Poker – Why the House Doesn’t Care If I Win or Lose

By Greg Reed
Published on October 09, 2017

Most casino games have one major thing in common- I am playing against the house. When the dealer wins, I lose. If I win, the dealer loses. Whether playing in person or online, there is a mathematical disadvantage I’m competing against.  I was looking for a game where I could play against other actual people and the house didn’t care who won. Luckily, I found poker!

This blog is intended to explain the how’s and the why’s. Any question you might have about what makes poker different or how the casino makes money from the players will be answered. Chances are after reading this blog you will be chomping at the bit to get your deposit in and start playing poker!

What Makes Poker Different?

This blog is not meant to explain the rules and strategies of poker. If you need, feel free to browse through this refresher on the rules of Texas Hold’em. Now before I get into how the casino makes money from hosting poker games, I first to need to make sure you understand how the other games work.

Playing Games Against the House

Blackjack, roulette, craps, and slot machines are all unique forms of gambling. On the outside, they appear to be different from one another. What some people do not realize is that there is a central theme among all of those games- there is no competition between gamblers.

In the games above, I am playing against the dealer, against the casino. Sure, there is basic strategy involved and recommended tactics to follow. But sorry to break the news to you- these aren’t skill games and there is no such thing as “being good at blackjack.”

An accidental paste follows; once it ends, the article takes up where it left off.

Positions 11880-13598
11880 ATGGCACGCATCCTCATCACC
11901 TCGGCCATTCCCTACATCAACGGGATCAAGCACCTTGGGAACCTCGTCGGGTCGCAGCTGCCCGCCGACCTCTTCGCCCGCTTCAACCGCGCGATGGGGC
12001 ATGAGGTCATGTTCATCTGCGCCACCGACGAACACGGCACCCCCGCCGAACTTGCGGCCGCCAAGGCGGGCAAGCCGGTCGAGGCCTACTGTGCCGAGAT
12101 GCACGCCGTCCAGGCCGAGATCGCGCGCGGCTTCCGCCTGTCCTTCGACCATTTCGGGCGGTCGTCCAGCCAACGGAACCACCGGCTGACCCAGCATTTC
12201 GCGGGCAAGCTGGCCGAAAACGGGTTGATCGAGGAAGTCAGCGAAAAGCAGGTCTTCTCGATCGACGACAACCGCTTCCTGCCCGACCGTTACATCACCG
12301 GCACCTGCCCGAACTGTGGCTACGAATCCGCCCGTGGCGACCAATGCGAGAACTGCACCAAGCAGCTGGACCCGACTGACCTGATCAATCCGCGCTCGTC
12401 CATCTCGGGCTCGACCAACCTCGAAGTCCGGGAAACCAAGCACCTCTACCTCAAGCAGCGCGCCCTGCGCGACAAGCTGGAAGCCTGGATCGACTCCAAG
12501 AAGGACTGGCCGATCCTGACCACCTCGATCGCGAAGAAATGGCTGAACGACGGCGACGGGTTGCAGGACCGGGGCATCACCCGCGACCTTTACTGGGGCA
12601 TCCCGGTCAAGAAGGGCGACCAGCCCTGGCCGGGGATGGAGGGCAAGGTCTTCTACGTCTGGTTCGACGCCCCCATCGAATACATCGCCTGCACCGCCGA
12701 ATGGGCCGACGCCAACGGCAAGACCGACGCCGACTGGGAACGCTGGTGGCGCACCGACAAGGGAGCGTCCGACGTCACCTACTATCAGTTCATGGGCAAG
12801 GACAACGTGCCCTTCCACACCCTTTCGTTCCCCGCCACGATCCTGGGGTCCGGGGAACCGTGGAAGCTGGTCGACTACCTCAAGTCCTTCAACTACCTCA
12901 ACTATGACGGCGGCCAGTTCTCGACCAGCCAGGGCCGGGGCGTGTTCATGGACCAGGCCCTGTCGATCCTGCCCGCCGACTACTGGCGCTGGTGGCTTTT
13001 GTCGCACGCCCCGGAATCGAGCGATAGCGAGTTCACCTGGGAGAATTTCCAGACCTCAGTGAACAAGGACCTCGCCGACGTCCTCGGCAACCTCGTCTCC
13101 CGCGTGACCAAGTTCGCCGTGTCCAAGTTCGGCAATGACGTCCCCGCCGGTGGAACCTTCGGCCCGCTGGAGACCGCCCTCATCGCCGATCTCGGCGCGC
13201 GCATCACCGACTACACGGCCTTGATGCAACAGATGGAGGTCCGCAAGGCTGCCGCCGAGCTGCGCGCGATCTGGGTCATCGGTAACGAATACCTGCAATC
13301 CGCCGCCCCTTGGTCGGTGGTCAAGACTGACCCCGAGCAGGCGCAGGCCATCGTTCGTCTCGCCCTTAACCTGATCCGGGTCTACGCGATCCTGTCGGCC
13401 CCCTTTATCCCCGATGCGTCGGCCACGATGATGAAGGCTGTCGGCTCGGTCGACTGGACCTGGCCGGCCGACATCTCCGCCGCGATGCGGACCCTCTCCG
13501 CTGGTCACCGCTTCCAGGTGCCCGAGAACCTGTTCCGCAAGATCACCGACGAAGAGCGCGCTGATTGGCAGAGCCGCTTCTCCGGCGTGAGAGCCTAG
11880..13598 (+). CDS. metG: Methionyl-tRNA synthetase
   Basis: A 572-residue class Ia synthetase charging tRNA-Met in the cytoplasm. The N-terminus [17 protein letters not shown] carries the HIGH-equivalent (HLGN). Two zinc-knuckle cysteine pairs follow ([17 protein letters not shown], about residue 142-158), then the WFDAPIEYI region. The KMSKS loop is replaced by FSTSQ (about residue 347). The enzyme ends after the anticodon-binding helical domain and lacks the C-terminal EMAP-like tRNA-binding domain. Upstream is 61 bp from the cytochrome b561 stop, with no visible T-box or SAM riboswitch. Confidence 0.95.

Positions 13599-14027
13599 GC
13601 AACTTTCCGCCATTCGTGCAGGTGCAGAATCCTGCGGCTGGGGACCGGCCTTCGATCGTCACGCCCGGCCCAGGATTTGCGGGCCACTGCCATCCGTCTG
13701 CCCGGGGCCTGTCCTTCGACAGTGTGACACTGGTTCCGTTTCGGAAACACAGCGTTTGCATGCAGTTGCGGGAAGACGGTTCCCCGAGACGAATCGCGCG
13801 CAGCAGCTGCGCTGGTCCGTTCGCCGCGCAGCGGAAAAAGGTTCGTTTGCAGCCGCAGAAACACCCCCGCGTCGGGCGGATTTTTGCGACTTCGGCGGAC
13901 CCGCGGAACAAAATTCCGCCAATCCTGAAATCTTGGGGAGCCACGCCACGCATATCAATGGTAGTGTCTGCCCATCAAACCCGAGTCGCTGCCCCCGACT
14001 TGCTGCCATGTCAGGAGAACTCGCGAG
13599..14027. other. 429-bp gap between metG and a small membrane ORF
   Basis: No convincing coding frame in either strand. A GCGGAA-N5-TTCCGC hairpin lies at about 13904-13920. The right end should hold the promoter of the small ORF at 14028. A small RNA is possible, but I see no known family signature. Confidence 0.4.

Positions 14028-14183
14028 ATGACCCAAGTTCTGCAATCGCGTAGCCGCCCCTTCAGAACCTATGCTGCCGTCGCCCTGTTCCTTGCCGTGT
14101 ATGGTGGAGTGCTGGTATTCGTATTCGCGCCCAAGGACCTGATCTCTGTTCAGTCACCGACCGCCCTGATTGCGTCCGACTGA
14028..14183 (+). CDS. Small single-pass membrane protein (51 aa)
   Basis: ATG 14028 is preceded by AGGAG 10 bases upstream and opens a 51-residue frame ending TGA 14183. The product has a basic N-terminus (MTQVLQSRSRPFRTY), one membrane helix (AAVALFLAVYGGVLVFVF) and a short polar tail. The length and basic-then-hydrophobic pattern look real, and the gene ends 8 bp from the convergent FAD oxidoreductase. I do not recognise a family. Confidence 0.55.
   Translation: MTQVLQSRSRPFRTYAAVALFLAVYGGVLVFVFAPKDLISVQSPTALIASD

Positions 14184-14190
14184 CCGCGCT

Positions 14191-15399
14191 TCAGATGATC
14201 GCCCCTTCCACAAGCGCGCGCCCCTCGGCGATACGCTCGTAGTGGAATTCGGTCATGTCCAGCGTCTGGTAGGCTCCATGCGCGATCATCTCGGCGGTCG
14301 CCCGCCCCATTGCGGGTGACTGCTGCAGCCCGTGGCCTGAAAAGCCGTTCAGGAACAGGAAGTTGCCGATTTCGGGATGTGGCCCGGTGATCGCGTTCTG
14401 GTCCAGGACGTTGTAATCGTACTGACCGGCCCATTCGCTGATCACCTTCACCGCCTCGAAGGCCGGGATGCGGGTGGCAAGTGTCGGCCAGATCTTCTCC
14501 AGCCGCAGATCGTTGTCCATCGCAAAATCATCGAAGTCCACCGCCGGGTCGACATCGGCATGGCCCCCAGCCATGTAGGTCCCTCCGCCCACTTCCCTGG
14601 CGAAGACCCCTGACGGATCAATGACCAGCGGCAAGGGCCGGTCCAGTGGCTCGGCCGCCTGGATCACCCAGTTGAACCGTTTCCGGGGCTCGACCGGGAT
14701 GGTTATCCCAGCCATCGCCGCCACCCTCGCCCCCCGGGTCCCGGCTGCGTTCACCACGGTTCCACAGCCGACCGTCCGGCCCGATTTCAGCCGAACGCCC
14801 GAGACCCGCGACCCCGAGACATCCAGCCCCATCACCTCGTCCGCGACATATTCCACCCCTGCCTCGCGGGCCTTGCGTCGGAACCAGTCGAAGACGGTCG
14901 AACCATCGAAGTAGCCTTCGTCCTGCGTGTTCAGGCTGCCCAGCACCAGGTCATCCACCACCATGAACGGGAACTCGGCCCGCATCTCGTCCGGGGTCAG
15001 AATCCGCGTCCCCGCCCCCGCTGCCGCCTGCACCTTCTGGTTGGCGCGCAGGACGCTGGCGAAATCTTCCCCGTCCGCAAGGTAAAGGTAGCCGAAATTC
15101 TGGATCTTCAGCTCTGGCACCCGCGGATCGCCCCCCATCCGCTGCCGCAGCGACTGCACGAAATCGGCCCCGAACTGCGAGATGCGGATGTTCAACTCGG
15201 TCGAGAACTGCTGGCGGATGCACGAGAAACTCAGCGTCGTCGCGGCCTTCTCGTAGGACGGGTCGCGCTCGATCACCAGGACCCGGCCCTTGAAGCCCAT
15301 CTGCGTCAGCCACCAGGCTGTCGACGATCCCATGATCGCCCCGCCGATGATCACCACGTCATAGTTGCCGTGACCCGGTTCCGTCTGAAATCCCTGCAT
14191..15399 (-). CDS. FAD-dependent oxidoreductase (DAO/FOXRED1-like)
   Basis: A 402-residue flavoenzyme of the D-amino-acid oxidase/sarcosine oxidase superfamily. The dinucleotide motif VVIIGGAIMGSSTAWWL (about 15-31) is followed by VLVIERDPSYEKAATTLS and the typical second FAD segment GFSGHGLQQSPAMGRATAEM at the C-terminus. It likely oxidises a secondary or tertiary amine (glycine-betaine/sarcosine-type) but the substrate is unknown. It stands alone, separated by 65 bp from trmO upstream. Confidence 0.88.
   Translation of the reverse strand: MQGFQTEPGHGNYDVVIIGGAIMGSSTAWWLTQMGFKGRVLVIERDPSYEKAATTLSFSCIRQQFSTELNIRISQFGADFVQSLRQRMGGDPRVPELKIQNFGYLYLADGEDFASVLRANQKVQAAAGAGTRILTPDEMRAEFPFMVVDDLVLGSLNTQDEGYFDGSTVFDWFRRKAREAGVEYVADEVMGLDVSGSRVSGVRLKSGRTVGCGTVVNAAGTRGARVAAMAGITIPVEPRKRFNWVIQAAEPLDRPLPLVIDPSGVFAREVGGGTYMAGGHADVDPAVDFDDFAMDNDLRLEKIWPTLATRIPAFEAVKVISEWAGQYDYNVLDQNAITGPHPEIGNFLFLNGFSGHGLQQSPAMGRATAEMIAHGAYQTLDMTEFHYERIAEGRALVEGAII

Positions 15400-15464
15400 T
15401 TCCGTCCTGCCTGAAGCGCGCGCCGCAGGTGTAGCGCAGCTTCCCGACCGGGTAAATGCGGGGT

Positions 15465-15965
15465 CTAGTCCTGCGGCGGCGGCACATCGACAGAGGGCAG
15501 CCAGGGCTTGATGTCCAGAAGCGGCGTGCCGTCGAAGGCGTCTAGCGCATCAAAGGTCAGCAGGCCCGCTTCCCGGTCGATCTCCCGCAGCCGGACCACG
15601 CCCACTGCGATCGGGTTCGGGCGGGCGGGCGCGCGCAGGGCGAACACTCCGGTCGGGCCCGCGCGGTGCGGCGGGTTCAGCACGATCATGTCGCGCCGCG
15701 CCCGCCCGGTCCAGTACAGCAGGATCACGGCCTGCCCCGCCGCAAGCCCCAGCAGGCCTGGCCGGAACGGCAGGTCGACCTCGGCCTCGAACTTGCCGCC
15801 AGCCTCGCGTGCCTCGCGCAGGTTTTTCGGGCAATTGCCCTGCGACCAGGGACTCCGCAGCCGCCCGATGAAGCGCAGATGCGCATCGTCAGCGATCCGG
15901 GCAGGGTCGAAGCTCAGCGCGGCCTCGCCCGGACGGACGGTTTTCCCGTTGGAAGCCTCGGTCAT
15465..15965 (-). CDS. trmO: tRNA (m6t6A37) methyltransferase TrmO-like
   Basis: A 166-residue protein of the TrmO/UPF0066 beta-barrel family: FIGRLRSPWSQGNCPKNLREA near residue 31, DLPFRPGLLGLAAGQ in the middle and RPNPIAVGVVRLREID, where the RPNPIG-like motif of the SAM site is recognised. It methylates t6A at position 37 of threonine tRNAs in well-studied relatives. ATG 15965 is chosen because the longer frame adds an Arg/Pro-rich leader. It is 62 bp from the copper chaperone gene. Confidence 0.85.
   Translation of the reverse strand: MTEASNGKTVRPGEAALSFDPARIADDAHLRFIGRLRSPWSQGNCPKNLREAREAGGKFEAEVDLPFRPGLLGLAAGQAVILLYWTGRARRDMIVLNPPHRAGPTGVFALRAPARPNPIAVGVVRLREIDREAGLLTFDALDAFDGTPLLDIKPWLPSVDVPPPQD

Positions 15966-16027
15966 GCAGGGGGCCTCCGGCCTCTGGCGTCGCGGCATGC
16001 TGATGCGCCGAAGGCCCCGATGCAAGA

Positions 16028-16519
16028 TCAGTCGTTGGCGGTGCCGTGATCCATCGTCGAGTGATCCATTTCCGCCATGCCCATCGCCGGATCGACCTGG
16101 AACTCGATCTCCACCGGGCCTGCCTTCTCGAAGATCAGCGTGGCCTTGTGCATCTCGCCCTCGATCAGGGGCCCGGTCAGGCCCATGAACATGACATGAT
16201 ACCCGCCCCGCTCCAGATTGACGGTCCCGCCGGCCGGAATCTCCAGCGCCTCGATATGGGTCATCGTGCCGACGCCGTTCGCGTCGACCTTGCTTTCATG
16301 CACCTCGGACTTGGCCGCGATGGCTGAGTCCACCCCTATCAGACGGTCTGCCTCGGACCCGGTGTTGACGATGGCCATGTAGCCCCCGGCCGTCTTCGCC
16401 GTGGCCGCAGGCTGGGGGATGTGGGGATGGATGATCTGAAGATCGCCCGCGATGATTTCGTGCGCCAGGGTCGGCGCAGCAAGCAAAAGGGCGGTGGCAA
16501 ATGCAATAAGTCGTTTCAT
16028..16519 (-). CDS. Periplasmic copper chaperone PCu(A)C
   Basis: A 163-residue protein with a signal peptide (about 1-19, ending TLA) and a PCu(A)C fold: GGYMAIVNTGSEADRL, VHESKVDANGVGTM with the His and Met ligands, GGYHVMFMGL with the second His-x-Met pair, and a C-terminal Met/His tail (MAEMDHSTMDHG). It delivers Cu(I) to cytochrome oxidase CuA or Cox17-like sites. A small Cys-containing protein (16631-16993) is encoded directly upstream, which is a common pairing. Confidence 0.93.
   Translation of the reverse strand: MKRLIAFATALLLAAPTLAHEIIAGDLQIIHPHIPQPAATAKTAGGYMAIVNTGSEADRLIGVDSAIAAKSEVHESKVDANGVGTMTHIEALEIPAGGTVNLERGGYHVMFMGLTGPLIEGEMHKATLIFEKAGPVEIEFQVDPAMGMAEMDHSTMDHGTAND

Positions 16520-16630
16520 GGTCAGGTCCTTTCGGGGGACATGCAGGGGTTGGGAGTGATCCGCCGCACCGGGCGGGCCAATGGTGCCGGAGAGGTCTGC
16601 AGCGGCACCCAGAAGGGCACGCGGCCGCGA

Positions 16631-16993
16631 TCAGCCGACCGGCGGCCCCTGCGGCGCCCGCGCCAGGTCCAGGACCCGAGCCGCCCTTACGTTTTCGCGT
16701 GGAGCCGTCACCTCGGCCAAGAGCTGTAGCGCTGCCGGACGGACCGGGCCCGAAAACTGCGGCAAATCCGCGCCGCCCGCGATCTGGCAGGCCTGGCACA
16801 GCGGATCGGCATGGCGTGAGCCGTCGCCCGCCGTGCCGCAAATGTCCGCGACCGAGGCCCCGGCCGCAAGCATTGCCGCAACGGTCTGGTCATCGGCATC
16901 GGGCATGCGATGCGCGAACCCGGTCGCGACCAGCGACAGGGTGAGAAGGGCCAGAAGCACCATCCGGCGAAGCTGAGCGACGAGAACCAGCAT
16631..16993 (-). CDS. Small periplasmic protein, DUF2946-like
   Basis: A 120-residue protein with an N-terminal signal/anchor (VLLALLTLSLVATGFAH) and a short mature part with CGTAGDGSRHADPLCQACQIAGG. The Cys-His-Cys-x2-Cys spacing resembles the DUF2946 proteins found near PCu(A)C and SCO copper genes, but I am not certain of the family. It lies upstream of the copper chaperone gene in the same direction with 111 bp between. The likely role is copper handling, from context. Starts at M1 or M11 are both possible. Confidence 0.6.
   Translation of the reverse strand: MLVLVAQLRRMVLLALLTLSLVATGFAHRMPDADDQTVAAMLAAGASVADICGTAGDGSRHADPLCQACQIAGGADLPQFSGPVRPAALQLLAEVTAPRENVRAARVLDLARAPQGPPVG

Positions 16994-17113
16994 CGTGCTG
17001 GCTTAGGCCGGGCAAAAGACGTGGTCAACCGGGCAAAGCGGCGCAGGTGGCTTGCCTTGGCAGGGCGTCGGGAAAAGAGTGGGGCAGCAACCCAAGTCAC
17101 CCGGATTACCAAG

The way these games are monetized in the casino is simple. The rules are set up in such a way that the player loses in the long run. There are fixed odds to ensure the casino will come out ahead the longer I continue to play. Of course, sometimes I can win. Heck, some slot machines pay out as much as 97% of the money that is deposited into them. That number appears bloated due to large jackpot payouts. The majority of gamblers will lose while a very small percentage will walk away ahead thanks to a large payout.

The point is if I am playing against the house, how will I improve and get better to try and win more money? I won’t.

Unfortunately, these games are intended purely for entertainment and to keep the casinos afloat. I am not supposed to win at these games- if I did, casinos would not exist. The casinos are able to flourish in part because of all the money they make from players losing at gambling.

Every single game you see on the casino floor is structured in a way that the house will beat the player in the long-run. Even simple games like Casino War and Keno are formatted in a way that the casino will come out ahead over the long-haul. If you are looking for that one game where the house doesn’t care if you win or lose, stop searching. We found the game for you, and it’s called poker.

Poker on the Other Hand

The way in which the casino makes money from poker players is an entirely different model than the one of other table games and slot machines.


This is a term that all poker players should be aware of. Poker players aren’t playing against any sort of fixed odds or percentages like the table game and slot machine players are. If I make $10,000 or I lose $10,000 during a poker session-the casino doesn’t care. Period. If I won, someone else lost. The casinos just collect the rake.